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10-K Filings Guide: Traps and Mistakes

February 12, 2014

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The JOBS, or Jumpstart Our Business Startups Act, allows small comapanies more access to fundraising.

Find what’s missing

In general, 10-K filings are much more consistent across companies and even industries than the more free-form 10-Q. There can be some quirks, however.

For example, many companies leave the Legal Proceedings section blank and simply refer readers to different section, or even to an exhibit. Others give a short description under Legal Proceedings, and a fuller one under the Commitments and Contingencies footnote to the financial statements. And some companies put vast swaths of their 10-K into an attachment to the filing, labeled as Exhibit 13. So if important elements of the filing seem to be missing, check there.

Seek and Find: For much of the information in its 10-K, IBM simply refers readers to excerpts from its annual report, filed as Exhibit 13.

Once you have the right spot in the filing, it can still be tough to identify what’s really new. Sometimes companies bury a recent development in a dense paragraph and bookend it with long sentences describing years-old material.

Now there’s a new reason you might come up empty when looking for information in a company’s filing: The Jumpstart Our Business Startups Act of 2012, aka the 2012 JOBS Act, lets “emerging growth companies” follow slightly different disclosure rules. In some cases, they can give investors fewer years of financial information than more seasoned companies must disclose. The law defines “emerging growth companies” generally as companies that have been public five years or less and report less than $1 billion in annual gross revenue. For more, see the SEC’s FAQ on emerging growth company filing requirements.

Foreign companies

If a company you’re interested in isn’t based in the U.S., but it trades on a U.S. exchange, it likely files a Form 20-F instead of a 10-K.

Paid filings services tend to include 20-Fs in the same search category as 10-Ks (along with 10-K/A filings, which are amended 10-Ks). Using Edgar, however, you’ll need to search specifically for 20-Fs, or filter a company’s filing list using that code.

Some 20-F filers use the same accounting standards as U.S.-based companies, called U.S. Generally Accepted Accounting Principles (U.S. GAAP), but many report their financial statements under International Financial Reporting Standards (IFRS). Moreover, 20-Fs aren’t required to include all the information typically found in a 10-K. For more details, see page 10 of this FAQ about foreign private issuers from the Morrison & Foerster law firm.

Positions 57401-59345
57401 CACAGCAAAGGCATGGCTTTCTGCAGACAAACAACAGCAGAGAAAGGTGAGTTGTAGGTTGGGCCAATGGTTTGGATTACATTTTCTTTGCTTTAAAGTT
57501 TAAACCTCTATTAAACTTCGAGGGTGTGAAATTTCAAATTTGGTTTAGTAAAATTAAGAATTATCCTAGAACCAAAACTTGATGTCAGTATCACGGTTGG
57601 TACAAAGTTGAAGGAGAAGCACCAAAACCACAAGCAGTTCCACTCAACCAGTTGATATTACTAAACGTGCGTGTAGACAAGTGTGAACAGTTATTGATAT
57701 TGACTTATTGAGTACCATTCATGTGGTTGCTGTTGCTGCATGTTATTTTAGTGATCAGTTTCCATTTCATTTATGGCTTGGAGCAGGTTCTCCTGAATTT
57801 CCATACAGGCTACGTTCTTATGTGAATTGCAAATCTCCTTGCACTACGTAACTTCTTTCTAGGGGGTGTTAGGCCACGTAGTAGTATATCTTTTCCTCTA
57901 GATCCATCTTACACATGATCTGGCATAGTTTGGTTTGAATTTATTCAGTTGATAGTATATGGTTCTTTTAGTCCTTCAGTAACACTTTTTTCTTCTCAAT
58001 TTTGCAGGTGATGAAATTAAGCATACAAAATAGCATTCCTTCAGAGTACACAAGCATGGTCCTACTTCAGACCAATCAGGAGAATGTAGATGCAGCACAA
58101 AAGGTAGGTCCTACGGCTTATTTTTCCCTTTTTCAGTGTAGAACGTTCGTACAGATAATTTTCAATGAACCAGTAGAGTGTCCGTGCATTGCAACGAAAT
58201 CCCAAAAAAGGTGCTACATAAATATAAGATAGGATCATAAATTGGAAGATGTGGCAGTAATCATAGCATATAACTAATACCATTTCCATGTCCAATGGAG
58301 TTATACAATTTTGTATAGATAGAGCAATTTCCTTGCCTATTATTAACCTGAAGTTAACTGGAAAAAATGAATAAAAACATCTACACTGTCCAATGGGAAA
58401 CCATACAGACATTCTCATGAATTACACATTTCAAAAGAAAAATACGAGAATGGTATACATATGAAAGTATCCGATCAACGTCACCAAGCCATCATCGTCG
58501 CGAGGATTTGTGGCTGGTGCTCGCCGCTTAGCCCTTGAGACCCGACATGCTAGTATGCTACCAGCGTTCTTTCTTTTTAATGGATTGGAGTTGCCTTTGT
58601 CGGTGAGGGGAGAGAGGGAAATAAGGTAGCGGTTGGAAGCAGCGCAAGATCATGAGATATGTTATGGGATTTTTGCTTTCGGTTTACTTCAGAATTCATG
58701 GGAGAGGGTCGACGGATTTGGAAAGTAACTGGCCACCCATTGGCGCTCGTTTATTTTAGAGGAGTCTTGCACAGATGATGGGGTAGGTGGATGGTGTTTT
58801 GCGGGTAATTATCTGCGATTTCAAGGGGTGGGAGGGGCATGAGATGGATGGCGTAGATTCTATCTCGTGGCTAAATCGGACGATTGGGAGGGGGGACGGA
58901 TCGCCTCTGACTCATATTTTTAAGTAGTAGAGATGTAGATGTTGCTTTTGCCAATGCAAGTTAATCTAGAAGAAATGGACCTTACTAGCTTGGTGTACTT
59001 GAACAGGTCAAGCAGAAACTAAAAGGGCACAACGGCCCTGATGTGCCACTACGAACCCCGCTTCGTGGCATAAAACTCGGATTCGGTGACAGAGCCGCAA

Old exhibits

Periodically, you’ll see a company file dozens of exhibits at once with a 10-K, and most prove to be several years old. Sorting through them for anything new is a pain.

You can thank an obscure rule, dating from the days of paper documents, that requires companies to re-file certain exhibits every so often. Be sure to check the dates in exhibits to see if they notes when they were executed or last amended.

Special items often aren’t

When companies talk about the financial impact of new developments, they’re often quick to describe anything unusual as a “special” item – which is shorthand for saying investors should ignore it. These are “non-GAAP” measures – figures that don’t conform to U.S. Generally Accepted Accounting Principles – and typically have to be disclosed as such.

Investment analysts often happily comply use these quirky measures, saying their job is to understand a company’s underlying value, outside the vagaries of any given quarter or year. But watch out: Once companies start leaving out various costs (and, more rarely, gains), it quickly becomes difficult to compare one company to another, or to evaluate a company’s results over time. If you do decide to report these non-GAAP figures to your audience, be sure to include standard measures like revenue and net income somewhere in your piece as well.


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